Reading the Tea Leaves of Ooty and Munnar

Our last few days have been incredibly scenic as we cycled through the hill country and tea estates of Tamil Nadu and Kerala. We were both quite surprised at the elevation and challenges that the many hills provided. On the plains, the temperatures where hot but as we climbed up to 7500 feet, things cooled off nicely.  Our first destination was the previous British hill post of Ooty.  To get there, we negotiated another tiger reserve on our bikes and wondered again if we were being watched from the bush. We saw a lot of evidence of elephants – fresh dung, game trails, and freshly broken trees but alas, no actual sightings of the pachyderms.  With most of the wild animals behind us, we were faced with a 4000 ft+, 10 km+ climb, 36 hairpin turns and some serious grade to the road. With the heat and heavier bikes, it took us over 3 hours of steep climbing, but the views of the colorful Tamil homes and vegetable gardens made it worth it  – plus we both enjoy a good challenge.  As we approached 6000 feet, we climbed above the clouds (and smog) that was with us most of the previous few days.

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Trying to figure out if these are dangerous wild buffalo or just future McD’s burgers

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A Climb Begins

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Counting down as we ascended. Suffering began at 29 and continued to 1!

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Tamil Homes

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After some recovery time (read: NAP!), we ventured out in Ooty for a stroll around the Government Botanical Gardens (with an impressive collection of American and Mexican cactus) and a visit to the local, open-air, food market (which strengthened our resolve to stay with mostly veg dishes during the trip).

After a much appreciated crisp evening at elevation, we hopped on a historical train for a spectacular hour-long track precariously perched on cliffs overlooking more Tamil settlements and farms.  (Unfortunately, all photos for the day evaporated into the ether).

Post train, a 30 km+ downhill (woop!) out of the Ooty area had us dodging monkeys along the side of the road and twisting around more hairpin turns. As the designated sweeper, riding in the back required a bit of braking, and I managed to snap a brake cable, but our team car and wonderful guides, Emil and Majesh, had an extra bike so I did not lose too much time to the peloton.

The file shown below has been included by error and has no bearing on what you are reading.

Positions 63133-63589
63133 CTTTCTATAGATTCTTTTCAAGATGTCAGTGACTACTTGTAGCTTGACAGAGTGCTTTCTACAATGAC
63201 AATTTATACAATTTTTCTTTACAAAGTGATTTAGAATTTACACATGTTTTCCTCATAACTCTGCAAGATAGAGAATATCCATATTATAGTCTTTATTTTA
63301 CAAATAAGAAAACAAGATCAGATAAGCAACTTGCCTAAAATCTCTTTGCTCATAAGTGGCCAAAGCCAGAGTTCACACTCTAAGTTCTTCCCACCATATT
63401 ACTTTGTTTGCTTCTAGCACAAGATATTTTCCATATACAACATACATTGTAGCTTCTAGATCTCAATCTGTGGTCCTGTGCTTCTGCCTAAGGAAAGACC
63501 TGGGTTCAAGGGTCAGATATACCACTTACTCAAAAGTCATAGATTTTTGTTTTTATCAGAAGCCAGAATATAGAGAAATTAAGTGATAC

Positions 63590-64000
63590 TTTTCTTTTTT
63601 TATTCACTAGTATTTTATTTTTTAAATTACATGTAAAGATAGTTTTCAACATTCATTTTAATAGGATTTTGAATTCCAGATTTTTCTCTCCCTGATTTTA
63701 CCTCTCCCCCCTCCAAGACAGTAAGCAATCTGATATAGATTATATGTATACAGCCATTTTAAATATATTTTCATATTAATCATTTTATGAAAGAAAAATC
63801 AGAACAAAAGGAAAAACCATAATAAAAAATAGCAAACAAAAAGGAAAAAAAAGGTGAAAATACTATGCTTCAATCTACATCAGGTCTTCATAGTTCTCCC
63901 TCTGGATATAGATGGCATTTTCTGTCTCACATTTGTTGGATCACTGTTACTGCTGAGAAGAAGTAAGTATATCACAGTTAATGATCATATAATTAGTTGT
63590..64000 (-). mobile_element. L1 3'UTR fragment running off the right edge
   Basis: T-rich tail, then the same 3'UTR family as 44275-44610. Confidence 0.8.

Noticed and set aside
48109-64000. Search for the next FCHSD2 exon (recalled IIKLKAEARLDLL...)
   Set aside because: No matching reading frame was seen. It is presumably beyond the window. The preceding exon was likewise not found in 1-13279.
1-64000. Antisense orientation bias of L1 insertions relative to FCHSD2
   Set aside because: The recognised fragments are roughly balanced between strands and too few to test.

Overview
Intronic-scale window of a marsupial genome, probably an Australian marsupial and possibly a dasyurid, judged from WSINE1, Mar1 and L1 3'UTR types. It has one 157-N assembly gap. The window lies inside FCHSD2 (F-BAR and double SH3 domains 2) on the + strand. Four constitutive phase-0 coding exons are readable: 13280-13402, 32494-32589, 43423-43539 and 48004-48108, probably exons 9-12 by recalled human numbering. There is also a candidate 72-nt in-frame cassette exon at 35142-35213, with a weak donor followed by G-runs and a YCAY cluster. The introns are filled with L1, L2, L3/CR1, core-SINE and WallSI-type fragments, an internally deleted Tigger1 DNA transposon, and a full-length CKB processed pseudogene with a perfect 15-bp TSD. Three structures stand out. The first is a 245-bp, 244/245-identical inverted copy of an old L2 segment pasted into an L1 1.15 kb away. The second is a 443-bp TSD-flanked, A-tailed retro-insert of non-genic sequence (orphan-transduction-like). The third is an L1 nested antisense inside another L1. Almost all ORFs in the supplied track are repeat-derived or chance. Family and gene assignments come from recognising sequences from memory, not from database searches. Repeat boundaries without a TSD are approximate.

From Ooty, it was a lot of up and down riding. We climbed to Top Station (in Tamil Nadu) at 6300 feet,  Munnar at 5600 feet and up to Lockhart Gap (in Kerala).

 

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Tea-Bagged.  Driver OK.
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These guys are everywhere. We saw one launched 100 feet in the air from a collision with a car but he was seemingly OK although a bit stunned.
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The kids are always so happy to see us!

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How many people around the world and in so many countries has this jeep design transported?

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Giant bee hives

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Up, up and away

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Susan making an inside move on the way down from Lockhart Gap

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The plains of Tamil Nadu

Tea plantations were everywhere. The seemingly beautiful tea shrubs grow in every nook and cranny as well as elevation of the hills. Women exclusively worked the fields from early morning to 4 PM each day. The strong scent of tea emanated from the many tea factories that were scattered along the road every few kilometers.

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60+ year old tea “squishing” machine. The ingenuity in this country is impressive.

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Have you had your glass today!?!

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The road continues.  Through forests, past lumber mills and cattle auctions….on to the famous backwaters of Kerala next.  Stay tuned!

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The 11 am scrum at the Government Liquor Store in the “dry” state of Kerala.  We saw this everyday at every hour at every store that we passed. 

 

The Anxiety of Periyar National Park, Kerala

Imagine the scene if you will. It is 7:30 am in the Periyar National Park. The temperature is cool and the hot Indian sun has not yet had a chance to fully warm the air. A light mist rises above the Periyar river as Kingfishers dart about looking for their first meal of the day. Black monkeys hoot above in Banyan trees alerting the troop of your presence. A pack of otters play at the river’s edge, long-tailed squirrels jump from tree to tree as toucans sing out and woodpeckers do what they do.  The landscape is surreal.